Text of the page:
It's a logical extension for Goodyear, selling its own Gatorback NASCAR line of automotive hoses and belts through its company-owned Gemini stores and independent tire dealers.
But there's always been a hitch-it didn't have enough distributors handling the products nationwide to make that happen in all markets.
That's starting to change.
Goodyear, through its engineered products and retail divisions, now has in place a distribution deal with aftermarket distributor Parts Plus to deliver Gatorback NASCAR hoses and belts, as well as tensioners, to the stores, said Nick Gulli, general sales manager automotive aftermarket.
The company's engineered products unit is the exclusive NASCAR licensee of automotive aftermarket belt and hose products, including Goodyear Gatorback Poly-V and V-belts, timing belts, belt tensioners and curved radiator, heater and fuel hoses.
``The major emphasis is we want to stock Goodyear belts and hoses to the entire Gemini network, corporate-owned and independent,'' Mr. Gulli said. ``All of these people are predisposed to the Goodyear name.''
Parts Plus, already the primary supplier of hard parts to Goodyear stores, is one of the largest aftermarket program groups in North America with more than 2,200 Parts Plus auto stores and car care centers.
Its agreement with Goodyear coincides with another contract the tire maker has with AutoZone and its 3,400 auto parts stores to provide parts to Goodyear stores via its hot-shot, fast-delivery service. A number of independent distributors also offer the Gatorback lines.
``With the footprint that AutoZone has in place...coupled with Parts Plus, we're really starting to pick up momentum on the number of Goodyear stores, corporate and independent, that are stocking and supporting the Goodyear hose and belt line,'' Mr. Gulli said.
The push to increase availability of Gatorback hoses and belts at company-owned and independent Goodyear retail stores began several years ago after the wife of the former president of Goodyear's engineered products division had her car serviced at a company-owned store. The technician installed a belt made by competitor Gates Corp., and her husband wanted to know why.
The answer, Mr. Gulli said, was one of distribution. ``In the northern Ohio area, we just had a hard time getting our product in that market in the local Goodyear stores.''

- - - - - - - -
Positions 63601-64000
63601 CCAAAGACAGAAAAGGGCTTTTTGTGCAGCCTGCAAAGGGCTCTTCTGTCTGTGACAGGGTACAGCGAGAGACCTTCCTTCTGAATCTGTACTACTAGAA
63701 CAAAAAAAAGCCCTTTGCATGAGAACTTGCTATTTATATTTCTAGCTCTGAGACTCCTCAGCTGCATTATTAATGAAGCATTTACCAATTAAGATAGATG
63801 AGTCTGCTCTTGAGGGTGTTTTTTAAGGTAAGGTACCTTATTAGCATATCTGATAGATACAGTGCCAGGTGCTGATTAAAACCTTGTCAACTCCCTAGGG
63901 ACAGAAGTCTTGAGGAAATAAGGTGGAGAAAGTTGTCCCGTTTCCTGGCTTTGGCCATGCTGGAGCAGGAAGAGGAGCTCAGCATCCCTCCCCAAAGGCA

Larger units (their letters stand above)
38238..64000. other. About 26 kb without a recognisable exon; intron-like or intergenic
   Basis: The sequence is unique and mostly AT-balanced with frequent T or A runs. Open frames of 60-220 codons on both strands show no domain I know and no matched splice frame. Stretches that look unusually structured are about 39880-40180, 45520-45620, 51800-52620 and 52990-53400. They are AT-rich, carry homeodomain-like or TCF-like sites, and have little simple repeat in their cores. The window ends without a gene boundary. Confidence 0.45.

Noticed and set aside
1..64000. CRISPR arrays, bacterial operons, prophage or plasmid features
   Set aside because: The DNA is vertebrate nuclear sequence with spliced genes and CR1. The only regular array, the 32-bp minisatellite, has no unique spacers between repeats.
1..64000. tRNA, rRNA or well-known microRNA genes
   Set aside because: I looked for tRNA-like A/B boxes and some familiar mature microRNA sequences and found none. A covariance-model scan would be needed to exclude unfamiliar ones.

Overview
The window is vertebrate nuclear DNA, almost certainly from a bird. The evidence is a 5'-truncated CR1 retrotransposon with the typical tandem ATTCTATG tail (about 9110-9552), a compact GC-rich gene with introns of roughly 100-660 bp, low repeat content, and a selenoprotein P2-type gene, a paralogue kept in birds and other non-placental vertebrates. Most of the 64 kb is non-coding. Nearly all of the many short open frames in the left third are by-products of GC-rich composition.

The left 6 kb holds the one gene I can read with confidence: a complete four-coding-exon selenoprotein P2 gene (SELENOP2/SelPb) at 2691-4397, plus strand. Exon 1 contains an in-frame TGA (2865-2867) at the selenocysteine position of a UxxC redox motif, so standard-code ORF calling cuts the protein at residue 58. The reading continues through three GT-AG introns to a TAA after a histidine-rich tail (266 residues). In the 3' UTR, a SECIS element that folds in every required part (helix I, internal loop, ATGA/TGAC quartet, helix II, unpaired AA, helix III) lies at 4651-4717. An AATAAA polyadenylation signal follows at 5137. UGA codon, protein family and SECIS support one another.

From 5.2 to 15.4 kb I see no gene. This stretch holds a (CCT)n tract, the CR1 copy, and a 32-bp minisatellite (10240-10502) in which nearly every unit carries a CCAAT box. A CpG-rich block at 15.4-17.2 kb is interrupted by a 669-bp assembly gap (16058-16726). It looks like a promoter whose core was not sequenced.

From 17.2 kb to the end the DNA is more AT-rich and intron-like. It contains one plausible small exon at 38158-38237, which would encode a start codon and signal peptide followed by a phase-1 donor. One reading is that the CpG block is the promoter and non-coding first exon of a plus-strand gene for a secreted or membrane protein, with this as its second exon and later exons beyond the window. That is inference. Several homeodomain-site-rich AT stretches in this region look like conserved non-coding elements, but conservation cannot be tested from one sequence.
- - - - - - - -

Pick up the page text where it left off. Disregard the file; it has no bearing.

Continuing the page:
The momentum to expand the products' retail reach came from that, he said. Goodyear also had in place a good foundation from which to launch its distribution push, including a 24- percent market share for replacement belts and hoses in the U.S.
First, it had what Mr. Gulli described as a premium-branded product line. Designed with angled grooves, Gatorback NASCAR belts, for example, offer a number of technical advantages over competing products, including performance, strength, quietness, cool running and ability to clean themselves of debris, he said.
In addition, the lines are supported by two powerful and well-known names in racing and the aftermarket-Goodyear and NASCAR.
``So you have the technology in place. You have the brand in place, so we went to work on the distribution,'' a Goodyear spokesman said.
At the recent Goodyear dealer meeting in Grapevine, Goodyear promoted its Gatorback NASCAR hose and belt program to dealers.
``I know that when you hear the name Goodyear, you think about tires,'' Tim Toppen, engineered products president, told dealers. ``But when thinking about under-the-hood service, I want you to also think about Goodyear belts and hoses.''
Initially, Goodyear is focusing on getting its hose and belt line in all company-owned stores. ``Right now a majority are, but there's still a gap to fill,'' Mr. Gulli said. That gap is larger among Gemini independents and bigger still in the aftermarket.
Still, the firm is making progress.
``Two years ago it was, `We want to buy your product and we can't get it,''' Mr. Gulli said. ``Last year, was a lot less of that. `You get the product to us but not in every market.' This year, I think we're getting the corporate side of things right, and we really need to drive the independents.''